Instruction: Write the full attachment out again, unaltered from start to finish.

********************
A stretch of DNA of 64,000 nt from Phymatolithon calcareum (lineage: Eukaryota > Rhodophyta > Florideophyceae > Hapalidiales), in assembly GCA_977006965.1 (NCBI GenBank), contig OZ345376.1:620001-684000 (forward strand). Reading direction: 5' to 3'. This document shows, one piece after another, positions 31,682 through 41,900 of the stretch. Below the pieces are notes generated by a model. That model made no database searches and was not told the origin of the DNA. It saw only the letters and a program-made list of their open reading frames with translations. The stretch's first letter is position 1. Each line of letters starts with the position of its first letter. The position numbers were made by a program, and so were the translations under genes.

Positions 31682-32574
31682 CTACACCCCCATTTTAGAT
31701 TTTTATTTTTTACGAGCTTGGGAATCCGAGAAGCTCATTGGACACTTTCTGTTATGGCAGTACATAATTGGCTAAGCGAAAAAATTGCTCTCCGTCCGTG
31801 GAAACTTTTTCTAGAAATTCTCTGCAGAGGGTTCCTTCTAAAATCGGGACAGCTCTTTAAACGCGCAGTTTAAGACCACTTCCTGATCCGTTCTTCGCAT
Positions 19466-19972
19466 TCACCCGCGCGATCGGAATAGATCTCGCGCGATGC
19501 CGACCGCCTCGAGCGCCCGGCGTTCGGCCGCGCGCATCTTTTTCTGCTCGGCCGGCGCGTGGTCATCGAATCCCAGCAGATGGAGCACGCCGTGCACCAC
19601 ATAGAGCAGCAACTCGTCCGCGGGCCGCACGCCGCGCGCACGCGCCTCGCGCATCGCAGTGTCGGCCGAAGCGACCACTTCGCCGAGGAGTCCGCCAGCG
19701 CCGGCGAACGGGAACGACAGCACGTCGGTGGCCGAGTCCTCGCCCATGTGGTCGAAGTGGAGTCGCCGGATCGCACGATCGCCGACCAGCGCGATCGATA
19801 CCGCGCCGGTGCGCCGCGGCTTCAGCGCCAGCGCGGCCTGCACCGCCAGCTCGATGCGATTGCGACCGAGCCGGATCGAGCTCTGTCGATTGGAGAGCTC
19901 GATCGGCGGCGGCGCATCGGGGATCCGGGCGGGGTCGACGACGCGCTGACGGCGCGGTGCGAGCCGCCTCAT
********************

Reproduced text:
A stretch of DNA of 64,000 nt from Phymatolithon calcareum (lineage: Eukaryota > Rhodophyta > Florideophyceae > Hapalidiales), in assembly GCA_977006965.1 (NCBI GenBank), contig OZ345376.1:620001-684000 (forward strand). Reading direction: 5' to 3'. This document shows, one piece after another, positions 31,682 through 41,900 of the stretch. Below the pieces are notes generated by a model. That model made no database searches and was not told the origin of the DNA. It saw only the letters and a program-made list of their open reading frames with translations. The stretch's first letter is position 1. Each line of letters starts with the position of its first letter. The position numbers were made by a program, and so were the translations under genes.

Positions 31682-32574
31682 CTACACCCCCATTTTAGAT
31701 TTTTATTTTTTACGAGCTTGGGAATCCGAGAAGCTCATTGGACACTTTCTGTTATGGCAGTACATAATTGGCTAAGCGAAAAAATTGCTCTCCGTCCGTG
31801 GAAACTTTTTCTAGAAATTCTCTGCAGAGGGTTCCTTCTAAAATCGGGACAGCTCTTTAAACGCGCAGTTTAAGACCACTTCCTGATCCGTTCTTCGCAT
Positions 19466-19972
19466 TCACCCGCGCGATCGGAATAGATCTCGCGCGATGC
19501 CGACCGCCTCGAGCGCCCGGCGTTCGGCCGCGCGCATCTTTTTCTGCTCGGCCGGCGCGTGGTCATCGAATCCCAGCAGATGGAGCACGCCGTGCACCAC
19601 ATAGAGCAGCAACTCGTCCGCGGGCCGCACGCCGCGCGCACGCGCCTCGCGCATCGCAGTGTCGGCCGAAGCGACCACTTCGCCGAGGAGTCCGCCAGCG
19701 CCGGCGAACGGGAACGACAGCACGTCGGTGGCCGAGTCCTCGCCCATGTGGTCGAAGTGGAGTCGCCGGATCGCACGATCGCCGACCAGCGCGATCGATA
19801 CCGCGCCGGTGCGCCGCGGCTTCAGCGCCAGCGCGGCCTGCACCGCCAGCTCGATGCGATTGCGACCGAGCCGGATCGAGCTCTGTCGATTGGAGAGCTC
19901 GATCGGCGGCGGCGCATCGGGGATCCGGGCGGGGTCGACGACGCGCTGACGGCGCGGTGCGAGCCGCCTCAT